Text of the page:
In our day the term dogma has an altogether negative connotation. “Dogma still smells the same,” someone once said, “whether it comes from the podium or the pulpit.” And, however any dogma might give off its aroma, we have the Columbian writer and thinker Nicolas Gomez Davila telling us, “Modern man does not love, but seeks refuge in love; does not hope, but seeks refuge in hope; does not believe, but seeks refuge in dogma.” Dogma is to be encountered anywhere and everywhere with no exception, it seems to me, even and perhaps most especially in those areas of human endeavor that claim to have none.
Of course, the Church has her dogmas of the Faith, i.e., doctrines or bodies of doctrines formally and authoritatively confirmed, having developed them over many centuries, beginning with the Council of Nicaea in the year 325. Foremost among them are the dogmas of the Holy Trinity and the Incarnation. What am I, a long-time student of anthroposophy and a lover of Steiner’s Philosophy of Freedom, to do with these dogmas or any other dogmas of the Faith? Brush them aside, this being my native right as a free spirit? On the other hand, what am I, a believing and worshipping member of the Church Catholic to do with them? Assent to them, as is my duty in being a practicing Catholic, and simply not bother my head about them for the rest of my life?
Now, for Simone Weil, this argument for the right of the intelligence to exercise itself with complete liberty constitutes sufficient reason to remain outside the Church (quite apart from her many arguments on other matters relating to this stance in the Letter). For me, however, this argument delivers the same intelligence from an impasse, allowing me actually to move still closer to the Church. With Weil I unhesitatingly affirm that “complete liberty within its own sphere is essential to the intelligence”. But I equally affirm with her that “we owe the definitions with which the Church has thought it right to surround the mysteries of the faith, and more particularly its condemnations (. . . anathema sit) a permanent and unconditional attitude of respectful attention, but not an adherence.”
We owe the definitions with which the Church has thought it right to surround the mysteries of the faith, and more particularly its condemnations (. . . anathema sit) a permanent and unconditional attitude of respectful attention, but not an adherence.
We likewise owe a respectful attention to opinions that have been condemned, to the extent – be it ever so small – to which their content, or the life of those who propounded them, contains some show of good.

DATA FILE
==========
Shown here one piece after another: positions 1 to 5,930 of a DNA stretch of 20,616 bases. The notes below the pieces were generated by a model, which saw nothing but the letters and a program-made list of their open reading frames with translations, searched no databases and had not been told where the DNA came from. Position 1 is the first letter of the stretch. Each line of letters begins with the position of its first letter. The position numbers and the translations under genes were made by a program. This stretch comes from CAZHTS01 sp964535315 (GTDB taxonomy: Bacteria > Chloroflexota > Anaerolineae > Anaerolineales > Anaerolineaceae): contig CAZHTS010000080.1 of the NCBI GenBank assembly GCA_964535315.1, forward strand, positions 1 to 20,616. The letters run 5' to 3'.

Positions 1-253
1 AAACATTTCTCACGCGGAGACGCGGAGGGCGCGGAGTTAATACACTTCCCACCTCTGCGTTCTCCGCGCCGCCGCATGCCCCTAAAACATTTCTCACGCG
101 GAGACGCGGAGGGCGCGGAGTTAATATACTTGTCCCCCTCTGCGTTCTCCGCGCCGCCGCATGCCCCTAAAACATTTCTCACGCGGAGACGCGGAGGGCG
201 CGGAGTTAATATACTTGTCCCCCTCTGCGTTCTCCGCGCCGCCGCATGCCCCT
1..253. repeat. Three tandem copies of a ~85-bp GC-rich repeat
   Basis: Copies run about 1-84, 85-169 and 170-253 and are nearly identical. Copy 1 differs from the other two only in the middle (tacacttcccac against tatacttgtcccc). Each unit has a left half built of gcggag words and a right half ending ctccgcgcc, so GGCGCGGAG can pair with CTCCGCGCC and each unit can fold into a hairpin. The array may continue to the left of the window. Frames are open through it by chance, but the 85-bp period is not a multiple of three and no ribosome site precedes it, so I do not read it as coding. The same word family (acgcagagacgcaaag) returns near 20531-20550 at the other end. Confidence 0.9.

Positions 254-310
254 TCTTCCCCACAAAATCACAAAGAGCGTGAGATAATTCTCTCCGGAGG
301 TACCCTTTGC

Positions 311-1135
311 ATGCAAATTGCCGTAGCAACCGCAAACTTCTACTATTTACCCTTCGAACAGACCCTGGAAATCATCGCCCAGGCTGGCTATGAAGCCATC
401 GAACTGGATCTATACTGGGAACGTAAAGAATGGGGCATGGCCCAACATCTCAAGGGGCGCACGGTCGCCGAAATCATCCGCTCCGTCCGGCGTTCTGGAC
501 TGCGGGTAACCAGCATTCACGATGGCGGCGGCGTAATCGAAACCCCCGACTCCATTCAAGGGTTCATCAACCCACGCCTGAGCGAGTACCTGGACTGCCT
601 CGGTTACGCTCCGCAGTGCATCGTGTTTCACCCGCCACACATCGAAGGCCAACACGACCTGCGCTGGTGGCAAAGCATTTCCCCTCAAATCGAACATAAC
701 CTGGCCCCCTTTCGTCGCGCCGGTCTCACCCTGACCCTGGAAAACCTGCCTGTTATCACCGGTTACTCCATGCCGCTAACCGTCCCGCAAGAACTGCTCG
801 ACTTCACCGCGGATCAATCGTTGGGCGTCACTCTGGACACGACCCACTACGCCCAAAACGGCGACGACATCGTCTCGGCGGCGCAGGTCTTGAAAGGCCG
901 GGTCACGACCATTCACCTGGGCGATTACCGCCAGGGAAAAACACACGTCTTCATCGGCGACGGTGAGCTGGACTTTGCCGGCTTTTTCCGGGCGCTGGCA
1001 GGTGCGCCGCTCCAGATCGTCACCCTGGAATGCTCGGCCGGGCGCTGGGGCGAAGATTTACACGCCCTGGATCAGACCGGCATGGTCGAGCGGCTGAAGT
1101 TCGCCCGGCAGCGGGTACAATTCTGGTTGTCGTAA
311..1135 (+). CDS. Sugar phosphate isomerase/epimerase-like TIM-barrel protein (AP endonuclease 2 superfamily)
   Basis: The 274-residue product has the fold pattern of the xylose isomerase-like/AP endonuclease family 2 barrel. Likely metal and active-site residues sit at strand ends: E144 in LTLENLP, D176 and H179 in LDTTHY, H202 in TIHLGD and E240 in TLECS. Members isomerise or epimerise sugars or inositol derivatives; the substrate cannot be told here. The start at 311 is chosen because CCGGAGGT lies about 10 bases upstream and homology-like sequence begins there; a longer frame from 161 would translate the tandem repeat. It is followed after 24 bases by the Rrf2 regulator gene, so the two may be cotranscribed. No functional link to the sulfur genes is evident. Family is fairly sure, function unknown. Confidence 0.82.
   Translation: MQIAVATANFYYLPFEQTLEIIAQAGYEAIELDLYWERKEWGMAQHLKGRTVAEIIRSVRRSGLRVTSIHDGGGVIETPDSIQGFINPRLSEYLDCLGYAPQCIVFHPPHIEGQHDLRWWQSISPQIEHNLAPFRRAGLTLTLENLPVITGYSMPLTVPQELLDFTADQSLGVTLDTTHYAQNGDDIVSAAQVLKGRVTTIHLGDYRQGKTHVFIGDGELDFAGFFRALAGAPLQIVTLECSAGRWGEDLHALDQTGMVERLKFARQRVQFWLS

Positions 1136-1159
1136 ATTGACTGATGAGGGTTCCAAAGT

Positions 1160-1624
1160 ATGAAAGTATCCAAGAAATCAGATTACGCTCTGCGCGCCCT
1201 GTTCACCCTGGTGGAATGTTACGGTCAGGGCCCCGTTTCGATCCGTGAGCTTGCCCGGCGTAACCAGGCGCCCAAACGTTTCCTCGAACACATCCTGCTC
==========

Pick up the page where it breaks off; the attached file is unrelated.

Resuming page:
Intellectual adherence is never owed to anything whatsoever. For it is never in any degree a voluntary thing. Attention alone is voluntary. And it alone forms the subject of an obligation.
If one tries to bring about in oneself an intellectual adherence by the exercise of the will, what actually results is not an intellectual adherence, but suggestion. That is what Pascal’s method amounts to. Nothing degrades faith more. And there necessarily appears, sooner or later, a compensatory phenomenon in the shape of doubts and ‘temptations against faith’.
Nothing has contributed more towards weakening faith and encouraging unbelief than the mistaken conception of an obligation on the part of intelligence. All obligations other than the one of attention which itself is imposed on the intelligence in the exercise of its function stifle the soul – the whole soul, not the intelligence only.
The jurisdiction of the Church in matters of faith is good in so far as it imposes on the intelligence a certain discipline of the attention; also in so far as it prevents it from entering the domain of the Mysteries, which is foreign to it, from straying about therein.
It is altogether bad in so far as it prevents the intelligence, in the investigation of truths which are the latter’s proper concern, from making a completely free use of the light diffused in the soul by loving contemplation. Complete liberty within its own sphere is essential to the intelligence. The intelligence must either exercise itself with complete liberty, or else keep silent. Within the sphere of the intelligence, the Church has no right of jurisdiction whatsoever; consequently, and more particularly, all ‘definitions’ where it is a question of proofs are unlawful ones.